"Hacks are writers you can count on to turn in a screenplay with a by-the-numbers plot; clear first, second and third acts; a love interest; and likable characters. They are writers who do not experience writers block because they have disabled their critical faculties. You will not get a brilliant screenplay out of a hack. But you will always get something you can shoot."Accordingly, I am by no stretch of the imagination a hack. Of course, this definition could be incorrect and I could be a hack because my characters have, in the past, actually been waaaay too likable and I have had to rewrite them -- but that's for another post.
Anyway, I bring this definition up because it reminds me of a formula I saw on a screenwriting blog some place... some time ago.. that made me so angry I almost blew a vein in my forehead.
FORMULA. That's your first clue that it's bad. The word -- FORMULA!
It happened during one of those awful migraine days, too. Ouch. But those days are gone. I'm on week four, migraine free and seizure free, by the way, but one of the side effects of the meds is short term memory loss.
I was leading some children in music last week and forgot what we were singing. Then I was burning CD's and forgot why I was burning them. Yesterday, I was chopping up franks for my son's beanie-weenies and not only did I forget what I was cooking, but I forgot what day it was and whether I was making breakfast or lunch.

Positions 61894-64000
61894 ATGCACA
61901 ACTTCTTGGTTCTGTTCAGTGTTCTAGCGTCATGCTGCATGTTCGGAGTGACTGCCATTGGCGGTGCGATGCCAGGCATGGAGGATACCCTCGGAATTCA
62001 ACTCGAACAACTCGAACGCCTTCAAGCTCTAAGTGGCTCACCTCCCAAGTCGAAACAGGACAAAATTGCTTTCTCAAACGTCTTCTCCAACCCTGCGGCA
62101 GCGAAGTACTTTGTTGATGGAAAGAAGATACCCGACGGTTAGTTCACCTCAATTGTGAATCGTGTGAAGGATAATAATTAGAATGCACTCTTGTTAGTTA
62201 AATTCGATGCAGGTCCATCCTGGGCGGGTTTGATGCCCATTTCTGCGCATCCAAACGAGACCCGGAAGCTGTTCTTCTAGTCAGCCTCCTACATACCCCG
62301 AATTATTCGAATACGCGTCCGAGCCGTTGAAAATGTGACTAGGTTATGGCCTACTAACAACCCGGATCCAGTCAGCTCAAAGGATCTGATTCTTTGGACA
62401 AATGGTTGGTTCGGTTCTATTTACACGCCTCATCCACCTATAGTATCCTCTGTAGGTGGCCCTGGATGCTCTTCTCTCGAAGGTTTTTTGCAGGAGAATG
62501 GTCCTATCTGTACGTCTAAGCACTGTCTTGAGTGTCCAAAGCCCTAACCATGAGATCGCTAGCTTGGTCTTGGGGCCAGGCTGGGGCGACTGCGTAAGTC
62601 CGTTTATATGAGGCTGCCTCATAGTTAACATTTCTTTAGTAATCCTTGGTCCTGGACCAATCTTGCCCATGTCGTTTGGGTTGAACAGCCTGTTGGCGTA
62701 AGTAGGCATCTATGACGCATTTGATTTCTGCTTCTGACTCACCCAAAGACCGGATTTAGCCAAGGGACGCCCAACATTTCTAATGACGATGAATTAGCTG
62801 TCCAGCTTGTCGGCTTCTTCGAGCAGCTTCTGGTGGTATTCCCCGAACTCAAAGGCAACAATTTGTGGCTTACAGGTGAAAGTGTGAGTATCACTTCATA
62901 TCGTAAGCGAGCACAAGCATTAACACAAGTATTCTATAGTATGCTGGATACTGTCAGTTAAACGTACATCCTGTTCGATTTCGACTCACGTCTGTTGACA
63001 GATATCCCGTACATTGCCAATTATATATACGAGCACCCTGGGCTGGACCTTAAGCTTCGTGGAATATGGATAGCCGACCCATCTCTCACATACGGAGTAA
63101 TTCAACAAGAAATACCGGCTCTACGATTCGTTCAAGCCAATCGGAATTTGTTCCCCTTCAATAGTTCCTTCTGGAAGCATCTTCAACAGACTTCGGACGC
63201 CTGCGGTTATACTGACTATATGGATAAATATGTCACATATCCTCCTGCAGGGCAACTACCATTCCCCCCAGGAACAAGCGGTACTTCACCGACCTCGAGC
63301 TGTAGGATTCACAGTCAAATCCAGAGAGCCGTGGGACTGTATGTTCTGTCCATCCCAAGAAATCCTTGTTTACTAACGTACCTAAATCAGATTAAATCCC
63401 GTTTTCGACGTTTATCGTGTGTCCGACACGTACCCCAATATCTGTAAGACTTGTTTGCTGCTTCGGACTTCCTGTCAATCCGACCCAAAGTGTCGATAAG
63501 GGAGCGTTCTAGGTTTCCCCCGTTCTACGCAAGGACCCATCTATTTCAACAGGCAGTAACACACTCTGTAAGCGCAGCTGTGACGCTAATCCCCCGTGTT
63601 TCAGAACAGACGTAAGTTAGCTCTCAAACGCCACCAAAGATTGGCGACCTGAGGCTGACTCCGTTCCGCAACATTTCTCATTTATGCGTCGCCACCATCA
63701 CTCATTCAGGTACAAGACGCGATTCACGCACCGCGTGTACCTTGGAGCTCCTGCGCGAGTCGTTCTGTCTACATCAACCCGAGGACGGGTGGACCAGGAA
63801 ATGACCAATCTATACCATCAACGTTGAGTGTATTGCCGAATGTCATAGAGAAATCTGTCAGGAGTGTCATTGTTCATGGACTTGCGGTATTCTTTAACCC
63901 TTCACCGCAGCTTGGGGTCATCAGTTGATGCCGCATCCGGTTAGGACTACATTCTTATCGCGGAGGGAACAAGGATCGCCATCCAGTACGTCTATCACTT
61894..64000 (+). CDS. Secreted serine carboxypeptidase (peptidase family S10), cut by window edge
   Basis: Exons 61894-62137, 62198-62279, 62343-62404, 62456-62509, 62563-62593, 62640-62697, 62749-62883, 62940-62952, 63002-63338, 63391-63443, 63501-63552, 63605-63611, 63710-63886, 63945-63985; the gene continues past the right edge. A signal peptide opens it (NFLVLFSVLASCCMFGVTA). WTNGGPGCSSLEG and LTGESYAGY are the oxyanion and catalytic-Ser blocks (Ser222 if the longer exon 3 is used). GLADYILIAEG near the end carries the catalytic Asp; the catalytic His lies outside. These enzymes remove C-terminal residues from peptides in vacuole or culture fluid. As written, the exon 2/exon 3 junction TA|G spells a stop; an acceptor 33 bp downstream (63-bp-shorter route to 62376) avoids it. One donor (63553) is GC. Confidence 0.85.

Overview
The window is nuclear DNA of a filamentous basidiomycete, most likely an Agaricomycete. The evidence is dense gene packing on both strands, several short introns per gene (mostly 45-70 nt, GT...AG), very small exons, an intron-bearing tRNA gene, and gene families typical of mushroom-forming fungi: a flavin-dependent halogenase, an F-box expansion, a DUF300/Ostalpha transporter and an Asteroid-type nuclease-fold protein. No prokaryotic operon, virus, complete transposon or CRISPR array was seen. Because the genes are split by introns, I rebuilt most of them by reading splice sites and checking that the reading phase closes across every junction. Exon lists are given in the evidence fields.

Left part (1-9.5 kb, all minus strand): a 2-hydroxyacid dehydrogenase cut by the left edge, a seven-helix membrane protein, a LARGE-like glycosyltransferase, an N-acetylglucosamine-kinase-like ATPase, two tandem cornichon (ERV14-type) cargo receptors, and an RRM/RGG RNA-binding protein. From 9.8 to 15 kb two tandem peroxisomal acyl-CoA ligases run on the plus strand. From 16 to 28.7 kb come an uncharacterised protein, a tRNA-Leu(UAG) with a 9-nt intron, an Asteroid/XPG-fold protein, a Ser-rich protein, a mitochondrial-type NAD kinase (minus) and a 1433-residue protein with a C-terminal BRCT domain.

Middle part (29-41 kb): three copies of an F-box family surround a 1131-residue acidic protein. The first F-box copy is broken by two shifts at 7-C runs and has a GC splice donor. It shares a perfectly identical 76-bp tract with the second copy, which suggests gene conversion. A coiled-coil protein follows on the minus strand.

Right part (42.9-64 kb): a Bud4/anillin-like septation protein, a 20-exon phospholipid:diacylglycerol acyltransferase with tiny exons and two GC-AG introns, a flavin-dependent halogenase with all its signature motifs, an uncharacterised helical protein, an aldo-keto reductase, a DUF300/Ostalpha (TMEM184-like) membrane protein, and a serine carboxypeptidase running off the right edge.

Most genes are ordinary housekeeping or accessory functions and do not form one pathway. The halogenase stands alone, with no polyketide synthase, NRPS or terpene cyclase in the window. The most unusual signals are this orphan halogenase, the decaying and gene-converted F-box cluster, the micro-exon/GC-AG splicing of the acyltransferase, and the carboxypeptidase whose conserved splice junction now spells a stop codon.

Focus. Focus. Must Focus.
What was I talking about?
Basically, this formula that said your screenplay should have such and such beats by this page and some other beat by that page and there was some kind of automation that would check it for you or something. I argued that the formula was a terrible writing tool and a good way to screw up new writers and teach bad writing or something like that. I don't remember what I say when I blow a gasket. I just take a deep breath and blow.
Gee, I wish I could remember where that formula was...
Let me make this clear. I don't have a problem with guides and beat sheets as long they don't extinguish creativity with something as stifling as "Julie must kiss John by page nine". How can you create like that? How do you know it won't happen on page twelve or fifteen until you write it? How do you keep from spitting out formulaic crap?
I think I got pretty beat up on the board for opposing this "great new tool" so if anyone remembers where it is, could you point me to it so I can refresh my memory? That would be cool.
Or, maybe not.
Anyway, the point here is, according to Alex Epstein, this type of formulaic writing by the numbers makes you a hack. Doesn't mean he's right -- but it has my vote.
Wait. What did I just vote on?